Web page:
Ever since Michel de Montaigne hit on the winning mix of frankly personal and broader philosophical reflections in his 16th century Essays, the personal essay has attracted those for whom the unexamined life is — well, unthinkable. In recent years, we've seen a spate of auto-pathologies — minutely observed meditations on the tolls of often strange ailments. A newer trend is the meta-diary — short autobiographical entries that frequently explore the writer's relationship with time, memory and identity.

You probably don't need me to enumerate the pains of navigating bureaucracies. Lines and forms and hold times are the stuff of daily routine — and it's just as routine to complain about them.

A climb "to the top of a greasy pole" are the immortal words coined by 19th century British Prime Minister Benjamin Disraeli to describe his rise to political power. Disraeli was two-time prime minister under Queen Victoria, as well as a novelist and famous wit whose way with a catchy phrase was rivaled in the 19th century only by his younger admirer, Oscar Wilde. But when he entered politics in the 1830s, Disraeli was burdened by debt and, even more seriously, by his Jewish parentage.

"The more I visit libraries the more I find myself opening up to them," writes Ander Monson in his essay collection Letter to a Future Lover. It's not surprising that an author would be attracted to libraries; they are, after all, some of the last places in the world dedicated to the preservation and celebration of literature. They're also at risk of becoming endangered, casualties of budget cuts, increased Internet availability, and apathy.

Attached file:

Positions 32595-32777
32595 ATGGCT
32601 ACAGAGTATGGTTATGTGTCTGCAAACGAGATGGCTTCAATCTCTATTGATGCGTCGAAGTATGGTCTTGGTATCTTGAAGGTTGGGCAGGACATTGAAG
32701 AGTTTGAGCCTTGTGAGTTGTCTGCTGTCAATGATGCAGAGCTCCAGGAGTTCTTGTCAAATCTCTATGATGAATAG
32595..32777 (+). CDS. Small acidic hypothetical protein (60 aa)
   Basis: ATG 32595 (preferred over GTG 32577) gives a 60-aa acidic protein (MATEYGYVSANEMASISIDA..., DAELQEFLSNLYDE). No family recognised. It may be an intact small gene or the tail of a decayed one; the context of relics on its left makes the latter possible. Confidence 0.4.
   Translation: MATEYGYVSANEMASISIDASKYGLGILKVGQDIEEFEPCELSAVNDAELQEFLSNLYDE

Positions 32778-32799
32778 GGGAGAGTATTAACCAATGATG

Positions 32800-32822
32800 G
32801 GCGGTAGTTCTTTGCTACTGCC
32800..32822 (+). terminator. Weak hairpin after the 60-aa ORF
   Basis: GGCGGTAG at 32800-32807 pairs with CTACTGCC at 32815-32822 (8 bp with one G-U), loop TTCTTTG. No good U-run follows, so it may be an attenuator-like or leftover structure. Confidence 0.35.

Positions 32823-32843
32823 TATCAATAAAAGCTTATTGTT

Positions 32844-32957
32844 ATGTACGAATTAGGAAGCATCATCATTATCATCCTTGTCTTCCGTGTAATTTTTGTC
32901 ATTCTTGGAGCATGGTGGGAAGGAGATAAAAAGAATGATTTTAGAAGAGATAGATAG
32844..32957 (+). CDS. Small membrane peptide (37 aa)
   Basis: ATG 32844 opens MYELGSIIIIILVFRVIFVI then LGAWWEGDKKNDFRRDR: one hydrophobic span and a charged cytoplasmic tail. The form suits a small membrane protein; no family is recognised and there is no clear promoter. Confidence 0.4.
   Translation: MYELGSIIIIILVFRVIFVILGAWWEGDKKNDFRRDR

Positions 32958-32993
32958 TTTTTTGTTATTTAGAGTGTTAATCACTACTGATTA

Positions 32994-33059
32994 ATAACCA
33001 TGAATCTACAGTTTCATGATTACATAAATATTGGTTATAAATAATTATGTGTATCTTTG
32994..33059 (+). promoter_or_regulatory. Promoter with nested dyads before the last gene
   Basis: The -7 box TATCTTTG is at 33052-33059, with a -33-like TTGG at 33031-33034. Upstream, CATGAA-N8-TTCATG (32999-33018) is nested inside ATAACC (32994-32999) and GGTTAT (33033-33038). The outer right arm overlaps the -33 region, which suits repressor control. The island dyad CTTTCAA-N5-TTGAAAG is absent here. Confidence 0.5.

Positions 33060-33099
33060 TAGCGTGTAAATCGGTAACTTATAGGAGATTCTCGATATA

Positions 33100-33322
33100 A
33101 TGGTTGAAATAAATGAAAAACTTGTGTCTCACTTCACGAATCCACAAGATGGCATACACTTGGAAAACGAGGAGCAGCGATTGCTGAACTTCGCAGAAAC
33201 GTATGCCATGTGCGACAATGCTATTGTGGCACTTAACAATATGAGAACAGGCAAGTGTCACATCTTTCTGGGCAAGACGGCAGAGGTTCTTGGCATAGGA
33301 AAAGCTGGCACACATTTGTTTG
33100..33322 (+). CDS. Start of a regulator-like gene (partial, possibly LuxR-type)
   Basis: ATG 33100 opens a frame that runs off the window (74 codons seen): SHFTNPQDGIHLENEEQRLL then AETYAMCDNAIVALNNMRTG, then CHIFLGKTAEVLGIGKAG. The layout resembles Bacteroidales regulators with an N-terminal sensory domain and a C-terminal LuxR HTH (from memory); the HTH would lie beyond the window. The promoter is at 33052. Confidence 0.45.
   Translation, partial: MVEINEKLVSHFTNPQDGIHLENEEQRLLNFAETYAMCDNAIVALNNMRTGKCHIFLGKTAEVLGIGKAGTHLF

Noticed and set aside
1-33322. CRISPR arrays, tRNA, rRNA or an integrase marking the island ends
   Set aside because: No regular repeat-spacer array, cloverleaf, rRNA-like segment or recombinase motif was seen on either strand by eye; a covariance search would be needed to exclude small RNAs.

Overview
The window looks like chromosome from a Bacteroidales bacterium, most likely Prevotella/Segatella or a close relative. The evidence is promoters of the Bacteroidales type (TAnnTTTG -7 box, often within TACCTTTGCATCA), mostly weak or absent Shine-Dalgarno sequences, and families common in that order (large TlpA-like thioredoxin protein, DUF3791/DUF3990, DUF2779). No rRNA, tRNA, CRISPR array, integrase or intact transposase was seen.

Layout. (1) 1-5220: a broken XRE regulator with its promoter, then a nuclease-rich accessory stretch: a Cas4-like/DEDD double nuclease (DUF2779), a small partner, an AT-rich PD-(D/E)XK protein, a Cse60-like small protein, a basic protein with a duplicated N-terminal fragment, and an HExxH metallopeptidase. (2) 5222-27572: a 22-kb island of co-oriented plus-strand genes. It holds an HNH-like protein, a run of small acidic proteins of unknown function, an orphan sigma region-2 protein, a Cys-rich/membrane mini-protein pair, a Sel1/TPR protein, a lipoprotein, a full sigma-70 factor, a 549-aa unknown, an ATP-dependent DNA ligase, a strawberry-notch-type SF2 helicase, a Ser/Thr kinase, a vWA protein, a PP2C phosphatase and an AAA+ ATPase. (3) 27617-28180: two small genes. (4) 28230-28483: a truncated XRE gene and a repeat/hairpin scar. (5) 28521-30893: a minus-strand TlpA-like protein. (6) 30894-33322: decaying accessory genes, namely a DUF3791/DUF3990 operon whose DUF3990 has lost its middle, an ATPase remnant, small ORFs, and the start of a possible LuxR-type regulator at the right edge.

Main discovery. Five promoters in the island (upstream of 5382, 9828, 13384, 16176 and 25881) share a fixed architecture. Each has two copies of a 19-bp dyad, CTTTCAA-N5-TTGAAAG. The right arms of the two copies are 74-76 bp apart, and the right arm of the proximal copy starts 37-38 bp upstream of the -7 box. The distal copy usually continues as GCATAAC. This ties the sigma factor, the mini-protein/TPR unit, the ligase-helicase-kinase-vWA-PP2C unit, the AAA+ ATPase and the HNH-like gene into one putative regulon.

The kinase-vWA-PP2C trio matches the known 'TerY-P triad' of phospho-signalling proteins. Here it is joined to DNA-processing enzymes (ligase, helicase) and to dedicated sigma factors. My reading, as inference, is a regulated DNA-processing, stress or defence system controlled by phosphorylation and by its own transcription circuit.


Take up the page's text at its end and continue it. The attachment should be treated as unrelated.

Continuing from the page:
Low-Key, Real-Life Heroism In 'March: Book Two'

Jan 29, 2015

Some media are custom-made for heroes. Ava DuVernay's gripping film Selma gains much of its drama from the beauty — physical and metaphysical — of David Oyelowo's portrayal of Dr. Martin Luther King Jr. Oyelowo's incredible voice gives practically everything King says the compelling force of a sermon, and his physical presence — strangely small and economical of motion — is as unique as it is potent.

Michelle Tea has been many things: poet, novelist, memoirist, columnist, editor, drummer, film producer and darling of the queercore scene. She captured the hearts of punk-literature fans with her 1998 debut, the novel The Passionate Mistakes and Intricate Corruption of One Girl in America, and drew praise from critics with her memoirs Rent Girl and The Chelsea Whistle.

'The B-Side' Sings A Sad, Sad Song

Jan 21, 2015

The B-Side, Ben Yagoda's cultural history of Tin Pan Alley and the American Songbook, begins near the end of its story. In 1954, Arthur Schwartz, the co-writer of standards like "I Guess I'll Have to Change My Plan," is at the Columbia Records building in Manhattan, waiting to present Mitch Miller, Columbia's head of popular music, with some possible songs.

'Whipping Boy' Is Part Memoir, Part Crime Thriller

Jan 20, 2015

Bullying has become a hot-button issue in recent years, a fact that Allen Kurzweil hasn't overlooked in Whipping Boy. It's his first volume of nonfiction, and the premise is as ripped-from-the-headlines as they come: Forty years after suffering the vicious abuse of a bully in school, Kurzweil has written an account of his decades-long search for Cesar Augustus Viana, the boy who tormented him.